Back to the story…  I resorted to washing the items by hand.  My hands did get all wrinkled and “prune-like” so if I do this again I would wear gloves.

After washing, I let the soapy water drain out.  I then rinsed the clothes with plain water in the sink.  The interesting part was in trying to wring all the water out.  Socks and shirts are easy enough, but the towel was quite heavy.  I had to wring it out in sections.


I found some space to hang the clothes using hangers and some of the shelving.  Because of the humidity, the socks and shirts took about 12 hours to dry, and the towel took over 24 hours.



T-shirts and blouses dried well enough with minor wrinkles when hung up in clothes hangers.  The clothes and socks smelled fresh and appeared to be clean enough.  The socks did not come out as white as when bleached and washed in the washing machine.


However the towel took a very long time to dry, causing even more humidity with a slightly musty smell when it finally dried.

What I Learned

Living in a humid climate, if clothes stay wet long enough, there is a possibility of getting mildew, so you must try to wring out the clothes as well as possible.

If you live in a dry climate, the drying time would be a lot faster.

Having a clothesline outside would be much better than drying indoors as the hot sun would help dry things faster.  However because we rent, I doubt apartment management would look too kindly to having clothes flapping in the breeze out in the balcony.  So if I had to line dry, I would likely set the line across the bathroom.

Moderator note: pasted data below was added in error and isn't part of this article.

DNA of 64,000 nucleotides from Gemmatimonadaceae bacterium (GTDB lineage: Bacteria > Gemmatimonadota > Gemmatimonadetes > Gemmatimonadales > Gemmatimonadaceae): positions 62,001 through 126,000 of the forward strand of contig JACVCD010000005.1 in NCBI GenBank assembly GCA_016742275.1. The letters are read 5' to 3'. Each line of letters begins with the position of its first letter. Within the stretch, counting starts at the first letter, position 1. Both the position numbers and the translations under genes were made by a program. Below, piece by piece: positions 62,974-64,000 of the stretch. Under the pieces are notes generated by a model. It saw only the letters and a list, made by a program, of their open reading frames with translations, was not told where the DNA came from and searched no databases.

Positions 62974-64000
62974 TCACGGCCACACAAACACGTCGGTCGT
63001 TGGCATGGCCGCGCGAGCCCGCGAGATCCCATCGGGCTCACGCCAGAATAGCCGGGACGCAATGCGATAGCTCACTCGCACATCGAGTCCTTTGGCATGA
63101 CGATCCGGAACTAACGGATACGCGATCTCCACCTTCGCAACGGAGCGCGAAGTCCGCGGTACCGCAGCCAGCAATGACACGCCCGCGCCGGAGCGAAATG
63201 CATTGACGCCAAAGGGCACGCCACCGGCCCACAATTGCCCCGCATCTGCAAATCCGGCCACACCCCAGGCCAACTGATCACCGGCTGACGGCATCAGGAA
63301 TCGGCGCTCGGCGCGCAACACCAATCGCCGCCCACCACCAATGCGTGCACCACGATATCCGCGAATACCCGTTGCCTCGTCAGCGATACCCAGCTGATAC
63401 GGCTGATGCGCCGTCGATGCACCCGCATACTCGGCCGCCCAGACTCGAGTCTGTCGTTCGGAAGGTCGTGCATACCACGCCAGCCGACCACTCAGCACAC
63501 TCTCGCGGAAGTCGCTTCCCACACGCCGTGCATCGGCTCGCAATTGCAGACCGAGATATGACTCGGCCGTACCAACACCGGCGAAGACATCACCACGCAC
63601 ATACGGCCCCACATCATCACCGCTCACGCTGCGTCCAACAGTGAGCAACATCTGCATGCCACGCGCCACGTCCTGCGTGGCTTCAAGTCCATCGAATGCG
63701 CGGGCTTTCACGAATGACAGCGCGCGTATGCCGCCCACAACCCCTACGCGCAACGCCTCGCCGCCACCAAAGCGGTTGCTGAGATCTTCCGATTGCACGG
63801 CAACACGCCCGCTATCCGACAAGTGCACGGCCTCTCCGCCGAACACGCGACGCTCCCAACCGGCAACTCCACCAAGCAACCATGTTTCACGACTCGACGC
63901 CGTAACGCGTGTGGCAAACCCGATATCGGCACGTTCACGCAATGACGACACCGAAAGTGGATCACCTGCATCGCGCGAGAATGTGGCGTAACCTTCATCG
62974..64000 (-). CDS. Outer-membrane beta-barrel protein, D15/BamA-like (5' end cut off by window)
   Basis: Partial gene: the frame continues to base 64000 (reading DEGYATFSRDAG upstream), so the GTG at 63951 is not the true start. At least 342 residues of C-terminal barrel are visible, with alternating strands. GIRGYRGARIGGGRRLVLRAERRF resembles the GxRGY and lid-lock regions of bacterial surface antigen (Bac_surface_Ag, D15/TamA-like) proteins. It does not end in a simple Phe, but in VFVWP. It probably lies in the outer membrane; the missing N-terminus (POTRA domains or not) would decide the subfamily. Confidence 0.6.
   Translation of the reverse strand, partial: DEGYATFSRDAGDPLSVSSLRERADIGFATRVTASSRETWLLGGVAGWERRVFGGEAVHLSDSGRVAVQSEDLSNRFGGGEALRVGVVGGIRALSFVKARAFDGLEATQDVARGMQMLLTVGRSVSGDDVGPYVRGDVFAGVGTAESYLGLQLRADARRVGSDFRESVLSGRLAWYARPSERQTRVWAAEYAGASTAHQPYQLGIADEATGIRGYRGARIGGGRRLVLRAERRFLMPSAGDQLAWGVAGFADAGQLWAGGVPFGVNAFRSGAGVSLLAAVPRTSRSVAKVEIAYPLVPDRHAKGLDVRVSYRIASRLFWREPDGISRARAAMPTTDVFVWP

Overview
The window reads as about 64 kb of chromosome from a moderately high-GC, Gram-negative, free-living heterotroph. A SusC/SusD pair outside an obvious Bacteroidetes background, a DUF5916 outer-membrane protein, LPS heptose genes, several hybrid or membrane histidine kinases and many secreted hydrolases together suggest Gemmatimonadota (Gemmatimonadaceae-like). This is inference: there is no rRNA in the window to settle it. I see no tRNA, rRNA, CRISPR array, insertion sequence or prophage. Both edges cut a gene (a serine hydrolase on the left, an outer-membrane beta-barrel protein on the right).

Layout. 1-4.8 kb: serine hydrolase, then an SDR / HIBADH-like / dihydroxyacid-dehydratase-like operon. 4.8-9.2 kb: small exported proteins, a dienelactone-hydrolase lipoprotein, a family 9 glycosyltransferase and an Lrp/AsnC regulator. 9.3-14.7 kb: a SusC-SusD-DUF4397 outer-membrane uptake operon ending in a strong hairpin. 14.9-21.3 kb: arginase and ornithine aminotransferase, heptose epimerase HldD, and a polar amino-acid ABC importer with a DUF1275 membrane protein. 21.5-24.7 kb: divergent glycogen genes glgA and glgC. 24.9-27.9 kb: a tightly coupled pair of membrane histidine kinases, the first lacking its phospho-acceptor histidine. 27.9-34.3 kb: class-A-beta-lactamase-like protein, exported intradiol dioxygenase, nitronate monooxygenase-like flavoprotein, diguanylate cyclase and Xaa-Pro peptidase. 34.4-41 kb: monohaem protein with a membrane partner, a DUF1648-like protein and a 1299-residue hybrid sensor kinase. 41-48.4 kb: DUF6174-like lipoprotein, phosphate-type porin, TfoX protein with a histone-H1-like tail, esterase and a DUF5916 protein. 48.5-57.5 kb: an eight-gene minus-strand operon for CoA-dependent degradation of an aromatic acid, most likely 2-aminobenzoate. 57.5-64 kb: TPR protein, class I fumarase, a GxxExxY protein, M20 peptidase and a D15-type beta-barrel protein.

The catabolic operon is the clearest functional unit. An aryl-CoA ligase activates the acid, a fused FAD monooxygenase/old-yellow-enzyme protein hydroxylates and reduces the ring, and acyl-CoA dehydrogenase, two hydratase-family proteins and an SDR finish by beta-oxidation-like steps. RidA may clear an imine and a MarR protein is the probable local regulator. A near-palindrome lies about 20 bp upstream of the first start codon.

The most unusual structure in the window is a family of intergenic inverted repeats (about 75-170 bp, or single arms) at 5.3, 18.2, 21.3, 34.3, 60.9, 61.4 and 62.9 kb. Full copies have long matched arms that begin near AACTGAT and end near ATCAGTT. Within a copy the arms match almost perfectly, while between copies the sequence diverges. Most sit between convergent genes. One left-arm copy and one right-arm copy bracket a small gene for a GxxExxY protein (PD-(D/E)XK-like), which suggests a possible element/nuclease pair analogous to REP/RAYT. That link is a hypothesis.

Line dried clothes do not come out as soft as they do in the dryer.  On the other hand, this saves on wear and tear on the garments.

To minimize wrinkles, you need to “snap”clothes such as t-shirt and shirts before hanging them.

If you had to do laundry off-grid, you’d best have some backup clothes available to allow for longer drying time.

No doubt about it, washing and drying clothes are chores that would be much more challenging without electricity.   It is doable, and I am glad I tried this experiment.

By Aptprepper

11 Responses to The Truth About Doing Laundry Off-Grid

  • I live in Florida and in our humidity nothing will dry. we might have to go old school and get one of those manual tubs with the wringer built in.

  • Years ago I lived in inner city Chicago. Between jobs at one point, I didn't have extra money for the luxury of a Laundromat, so I put the dirty clothes into the bathtub & walked on them for 7 or 8 minutes.